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Home is Where You Park It: RV parks

We are excited to start a new blog series today! Every few weeks, we will be talking about all the places you can live with your tiny home. We will look at the pros and cons of each living situation, as well as the logistics.

For our first blog in this series, we are talking about RV parks. We know what you're thinking: I'm not buying an RV. That's okay! If you're buying a tiny home on wheels (THOW), this information is for you.


Legal Status

Most states recognize a tiny home on wheels as a recreational vehicle (RV). In order to be considered a permanent home, you typically need to build your tiny home on a foundation. We'll talk more about that in a future blog post.

Most states require THOW to be inspected before given an RV title. And even if your jurisdiction doesn't require an RVIA certification, many RV parks will.

What is RVIA? Well, it's a lot like NOAH, but it is intended for all recreational vehicles. As of right now, Indigo River Tiny Homes are built to RVIA standards but do not come RVIA certified.



There are plenty of great reasons to live in an RV park! Let's look at one that is also a con: the cost. Often, RV park rent is cheaper than house rent. If you aren't in a position to buy land and pay on it, RV parks are a great option.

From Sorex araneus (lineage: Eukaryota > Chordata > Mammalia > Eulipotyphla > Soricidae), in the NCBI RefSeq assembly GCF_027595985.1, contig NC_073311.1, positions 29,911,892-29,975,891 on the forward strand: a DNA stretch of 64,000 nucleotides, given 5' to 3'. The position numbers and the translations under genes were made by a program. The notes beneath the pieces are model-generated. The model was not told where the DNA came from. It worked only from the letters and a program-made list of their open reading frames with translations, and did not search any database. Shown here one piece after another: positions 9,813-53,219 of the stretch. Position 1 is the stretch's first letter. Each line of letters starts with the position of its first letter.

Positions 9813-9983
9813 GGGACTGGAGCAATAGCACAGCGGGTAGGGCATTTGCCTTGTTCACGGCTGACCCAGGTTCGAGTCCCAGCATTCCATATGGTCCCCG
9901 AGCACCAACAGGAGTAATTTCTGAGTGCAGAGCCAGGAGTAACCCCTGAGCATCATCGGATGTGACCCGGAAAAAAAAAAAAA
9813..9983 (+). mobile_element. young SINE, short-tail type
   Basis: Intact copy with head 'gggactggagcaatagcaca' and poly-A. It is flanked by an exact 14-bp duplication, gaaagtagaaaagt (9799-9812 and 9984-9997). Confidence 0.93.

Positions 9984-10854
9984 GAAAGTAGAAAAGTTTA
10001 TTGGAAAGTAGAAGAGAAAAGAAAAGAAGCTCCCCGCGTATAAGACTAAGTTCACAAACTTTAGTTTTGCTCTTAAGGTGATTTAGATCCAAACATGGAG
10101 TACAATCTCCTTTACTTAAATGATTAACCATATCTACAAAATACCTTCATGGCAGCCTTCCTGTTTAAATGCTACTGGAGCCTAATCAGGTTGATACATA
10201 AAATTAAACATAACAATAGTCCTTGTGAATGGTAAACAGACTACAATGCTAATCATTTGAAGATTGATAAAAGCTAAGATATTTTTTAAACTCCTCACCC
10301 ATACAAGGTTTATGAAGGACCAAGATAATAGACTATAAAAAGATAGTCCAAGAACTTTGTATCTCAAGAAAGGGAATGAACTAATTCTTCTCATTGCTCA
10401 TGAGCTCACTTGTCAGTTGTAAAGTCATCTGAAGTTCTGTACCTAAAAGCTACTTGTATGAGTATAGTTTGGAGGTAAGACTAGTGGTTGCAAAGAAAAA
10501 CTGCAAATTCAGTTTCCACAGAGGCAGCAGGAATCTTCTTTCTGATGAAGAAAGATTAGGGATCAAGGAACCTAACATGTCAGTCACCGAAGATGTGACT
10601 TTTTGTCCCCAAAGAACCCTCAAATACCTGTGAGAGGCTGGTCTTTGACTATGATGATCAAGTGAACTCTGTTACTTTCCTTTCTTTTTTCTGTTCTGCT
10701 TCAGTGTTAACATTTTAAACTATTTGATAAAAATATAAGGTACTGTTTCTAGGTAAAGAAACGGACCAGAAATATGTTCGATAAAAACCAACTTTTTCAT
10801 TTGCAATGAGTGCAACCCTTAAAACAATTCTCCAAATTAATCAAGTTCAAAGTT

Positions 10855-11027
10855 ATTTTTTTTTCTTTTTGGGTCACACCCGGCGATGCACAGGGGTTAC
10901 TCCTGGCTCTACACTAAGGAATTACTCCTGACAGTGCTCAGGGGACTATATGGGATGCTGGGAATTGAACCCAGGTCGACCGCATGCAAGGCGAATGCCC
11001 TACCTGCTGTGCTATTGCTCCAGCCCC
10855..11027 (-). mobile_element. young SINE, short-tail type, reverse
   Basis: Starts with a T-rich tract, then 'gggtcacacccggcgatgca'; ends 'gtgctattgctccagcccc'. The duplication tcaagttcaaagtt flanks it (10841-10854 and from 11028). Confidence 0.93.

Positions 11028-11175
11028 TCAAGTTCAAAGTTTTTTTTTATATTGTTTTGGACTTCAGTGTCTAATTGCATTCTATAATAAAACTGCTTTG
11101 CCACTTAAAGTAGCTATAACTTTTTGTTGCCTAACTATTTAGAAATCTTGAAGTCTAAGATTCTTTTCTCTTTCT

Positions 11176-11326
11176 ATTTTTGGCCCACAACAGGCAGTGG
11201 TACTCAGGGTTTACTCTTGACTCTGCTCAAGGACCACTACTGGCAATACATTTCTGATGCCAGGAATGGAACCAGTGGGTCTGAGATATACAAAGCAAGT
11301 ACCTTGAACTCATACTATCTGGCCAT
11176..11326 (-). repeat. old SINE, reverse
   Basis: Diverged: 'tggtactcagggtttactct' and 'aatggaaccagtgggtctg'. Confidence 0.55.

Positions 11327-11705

RV parks are all over the country. They are easy to find wherever you want to go. Apps like RV Parky can help you search for exactly what you need.

Sometimes RV parks have great amenities. Free WiFi and cable are often included. Many have swimming pools, playgrounds, dog runs, and more! Some even have things like mini golf courses! RV parks are meant for vacationers, so you will likely be close to many fun activities. 

RV parks also have great social opportunities! For families with children, you'll never be without plenty of kids to play with. RV parks often host social gatherings like mom's night, game nights, or Bible studies. Check each RV park to see what they have.

If you are retired, there are plenty of RV parks that are meant for the 55+ age group. This can be a great source of community after retirement. 



Let's look at the downside of living in RV parks first. One of the major downsides of living in an RV park is the space. You will be given a lot for your tiny home and your vehicle. But in most cases, you will be living very close to your neighbors! There's often not much of a view. If you want a tiny home to be able to spend more time in nature, RV parks may not be the best option.

There is also the cost. RV parks can range anywhere from $400 to $1000 a month. If you stay longer than a couple months, you will usually have to pay electric, too.

RV parks often have strict regulations. Some may not allow tiny homes even with an RVIA certification. For some RV parks that are tiny home-friendly in the Dallas/Fort Worth area, check out our FAQ.

Moving into an RV park requires planning! Make your reservations several months in advance. Full-time spots are hot commodities. 


What do you think about RV parks? Are they the right choice for you and your tiny home?

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